We can execute this by pressing the <Ctrl+R> by pressing the green arrow button on top of the script as displayed in the following figure:
The output of this code line will be shown in output window as soon as we click the green arrows as displayed in the following figure:
This indicates that separating two arrays by the semicolon(;) will create the matrix with the array as the first row of the matrix and the array after the semicolon as second row of matrix since it can be seen from output window.If we don’t want every line of our code to be shown in the output window, put a semicolon at the line end, this semicolon will subdue the output of the command to be shown in output window.
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By default, all the mathscript command line contains a printing option with it and the semicolon will help LabVIEW to repress the printing option of the command as displayed in the following figure:
For doing the mathematical operations on the matrix we have to specify another matrix i.e. a matrix ‘c’. Now if we have to add the matrix a “+” sign will do, this the main advantage of using the mathscript in LabVIEW. Placing the “+” sign between two matrices will insert the matrices as per the matrix addition rules as displayed in the following figure:
We can do Matrix subtraction in an easy way by using the “-” sign rather than the “+” sign. Putting a”-” sign between two matrices will subtract one matrix from another matrix as per the matrix subtraction rules, as displayed in the following figure:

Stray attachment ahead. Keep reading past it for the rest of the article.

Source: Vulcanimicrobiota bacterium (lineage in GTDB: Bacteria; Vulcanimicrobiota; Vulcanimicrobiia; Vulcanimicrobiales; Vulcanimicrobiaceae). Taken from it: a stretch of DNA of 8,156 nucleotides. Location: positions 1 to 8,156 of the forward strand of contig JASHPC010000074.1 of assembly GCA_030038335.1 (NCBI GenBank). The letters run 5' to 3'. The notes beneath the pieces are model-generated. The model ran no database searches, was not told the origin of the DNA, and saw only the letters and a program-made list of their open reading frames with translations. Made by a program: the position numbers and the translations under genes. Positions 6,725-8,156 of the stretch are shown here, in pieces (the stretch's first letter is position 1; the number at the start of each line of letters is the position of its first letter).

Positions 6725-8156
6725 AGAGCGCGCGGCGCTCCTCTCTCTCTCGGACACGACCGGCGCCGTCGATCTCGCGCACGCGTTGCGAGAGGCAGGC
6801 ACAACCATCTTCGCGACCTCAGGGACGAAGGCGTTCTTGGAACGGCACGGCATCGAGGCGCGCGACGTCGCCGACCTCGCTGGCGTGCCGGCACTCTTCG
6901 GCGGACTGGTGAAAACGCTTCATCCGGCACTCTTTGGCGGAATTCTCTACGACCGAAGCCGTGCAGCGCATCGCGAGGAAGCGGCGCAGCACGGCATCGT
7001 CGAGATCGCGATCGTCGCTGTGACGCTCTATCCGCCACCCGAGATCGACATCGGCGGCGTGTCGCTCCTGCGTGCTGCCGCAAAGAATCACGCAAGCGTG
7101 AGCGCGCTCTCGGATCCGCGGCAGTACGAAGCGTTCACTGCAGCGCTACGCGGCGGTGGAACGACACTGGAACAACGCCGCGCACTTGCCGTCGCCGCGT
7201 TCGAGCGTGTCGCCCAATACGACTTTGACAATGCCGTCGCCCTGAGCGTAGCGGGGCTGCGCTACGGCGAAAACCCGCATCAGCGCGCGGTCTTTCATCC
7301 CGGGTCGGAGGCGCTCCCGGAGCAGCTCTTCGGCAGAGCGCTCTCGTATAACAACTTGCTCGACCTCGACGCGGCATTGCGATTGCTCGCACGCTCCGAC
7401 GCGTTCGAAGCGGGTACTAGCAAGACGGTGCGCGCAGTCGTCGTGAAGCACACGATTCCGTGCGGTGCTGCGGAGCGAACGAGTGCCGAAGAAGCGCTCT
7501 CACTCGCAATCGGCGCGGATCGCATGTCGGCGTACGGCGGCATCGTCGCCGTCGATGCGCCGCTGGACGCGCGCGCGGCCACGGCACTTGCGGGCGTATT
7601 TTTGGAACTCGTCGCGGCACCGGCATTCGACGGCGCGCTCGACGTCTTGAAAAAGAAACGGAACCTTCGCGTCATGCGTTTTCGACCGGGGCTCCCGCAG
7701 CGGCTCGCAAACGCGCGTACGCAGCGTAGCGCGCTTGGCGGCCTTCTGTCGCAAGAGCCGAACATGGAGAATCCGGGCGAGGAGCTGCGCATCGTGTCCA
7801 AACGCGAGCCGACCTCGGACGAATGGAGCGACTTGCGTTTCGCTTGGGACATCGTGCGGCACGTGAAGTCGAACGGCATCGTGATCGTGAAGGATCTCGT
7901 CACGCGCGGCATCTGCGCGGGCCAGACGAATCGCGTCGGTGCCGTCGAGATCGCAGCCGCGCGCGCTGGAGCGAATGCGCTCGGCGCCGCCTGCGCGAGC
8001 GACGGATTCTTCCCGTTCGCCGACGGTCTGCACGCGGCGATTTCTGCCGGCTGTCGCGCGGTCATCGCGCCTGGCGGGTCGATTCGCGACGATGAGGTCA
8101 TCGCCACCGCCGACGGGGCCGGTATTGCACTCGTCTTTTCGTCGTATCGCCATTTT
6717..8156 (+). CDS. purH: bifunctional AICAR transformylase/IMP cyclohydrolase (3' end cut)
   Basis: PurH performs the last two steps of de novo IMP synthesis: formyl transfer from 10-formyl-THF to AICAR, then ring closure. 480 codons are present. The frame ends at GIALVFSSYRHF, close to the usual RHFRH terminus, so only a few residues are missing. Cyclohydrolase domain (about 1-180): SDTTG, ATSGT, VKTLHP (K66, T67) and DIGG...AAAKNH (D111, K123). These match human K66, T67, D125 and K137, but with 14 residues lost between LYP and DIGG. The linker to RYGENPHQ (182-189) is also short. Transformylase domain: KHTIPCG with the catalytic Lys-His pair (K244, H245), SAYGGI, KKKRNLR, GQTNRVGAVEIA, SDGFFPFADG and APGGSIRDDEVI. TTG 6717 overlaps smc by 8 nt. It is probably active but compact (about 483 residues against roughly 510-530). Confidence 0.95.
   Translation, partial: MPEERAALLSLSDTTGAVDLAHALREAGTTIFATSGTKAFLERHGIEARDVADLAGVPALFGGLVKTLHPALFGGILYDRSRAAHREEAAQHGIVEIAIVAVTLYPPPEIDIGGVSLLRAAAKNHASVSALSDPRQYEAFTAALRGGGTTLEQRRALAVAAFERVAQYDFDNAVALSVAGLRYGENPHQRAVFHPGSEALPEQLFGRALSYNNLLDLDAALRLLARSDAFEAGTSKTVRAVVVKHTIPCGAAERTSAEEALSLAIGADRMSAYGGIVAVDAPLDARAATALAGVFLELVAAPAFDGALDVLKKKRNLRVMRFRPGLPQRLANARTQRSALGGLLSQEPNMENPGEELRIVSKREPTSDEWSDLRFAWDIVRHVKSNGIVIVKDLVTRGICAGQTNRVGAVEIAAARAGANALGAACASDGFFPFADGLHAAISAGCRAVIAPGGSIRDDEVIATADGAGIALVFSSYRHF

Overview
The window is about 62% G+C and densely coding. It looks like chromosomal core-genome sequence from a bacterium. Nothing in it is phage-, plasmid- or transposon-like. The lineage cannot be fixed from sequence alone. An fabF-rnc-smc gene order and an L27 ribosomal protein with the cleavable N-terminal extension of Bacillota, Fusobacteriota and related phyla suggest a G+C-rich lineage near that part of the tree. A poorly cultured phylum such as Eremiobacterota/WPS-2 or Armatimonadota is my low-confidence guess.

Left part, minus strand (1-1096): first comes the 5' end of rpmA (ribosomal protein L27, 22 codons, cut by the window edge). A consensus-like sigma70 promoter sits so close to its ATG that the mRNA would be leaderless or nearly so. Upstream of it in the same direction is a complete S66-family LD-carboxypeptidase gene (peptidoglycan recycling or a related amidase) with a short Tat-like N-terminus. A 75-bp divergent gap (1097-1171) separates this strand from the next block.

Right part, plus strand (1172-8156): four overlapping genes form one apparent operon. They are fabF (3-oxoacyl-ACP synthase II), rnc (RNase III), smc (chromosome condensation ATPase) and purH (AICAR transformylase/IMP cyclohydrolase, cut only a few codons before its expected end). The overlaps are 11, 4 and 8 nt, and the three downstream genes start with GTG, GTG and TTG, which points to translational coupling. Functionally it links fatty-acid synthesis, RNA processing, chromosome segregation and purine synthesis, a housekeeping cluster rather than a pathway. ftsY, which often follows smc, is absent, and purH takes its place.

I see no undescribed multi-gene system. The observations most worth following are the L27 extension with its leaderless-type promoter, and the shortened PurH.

Coming to Matrix Multiplication we all know that matrix multiplication is not as simple as matrix addition and subtraction. For evaluating the matrix multiplication, we have to use the rules of the matrix multiplication.
One of the main advantages of utilising the mathscript is that we can assess the matrix multiplication by simply putting an asterisk(*) symbol between two matrices. Putting a ‘*’ symbol between two matrices will multiply one matrix with other matrices as per the matrix multiplication rules, as displayed in the following figure.
However, what if we don’t want to implement matrix multiplication and we want to multiply the corresponding elements of two matrices? Mathscript also enables us to so through the dot(.) in conjunction with the asterisk(*) symbol. Putting ’*’ symbols between two matrices will multiply the corresponding elements of one matrix with other matrices, as displayed in the below figure:
In LabVIEW, we will do matrix operations using MathScript and Arrays. MathScript will make matrices work as arrays, and by declaring the arrays, we can create matrices, and by using addition, subtraction, and multiplication symbols, we can do the matrix operations. I hope this Matrix Operations with Arrays in LabVIEW blog will give you enough information about performing matrix operations in LabVIEW. If you have any queries, let us know by commenting below.
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I am Ruchitha, working as a content writer for MindMajix technologies. My writings focus on the latest technical software, tutorials, and innovations. I am also into research about AI and Neuromarketing. I am a media post-graduate from BCU – Birmingham, UK. Before, my writings focused on business articles on digital marketing and social media. You can connect with me on LinkedIn.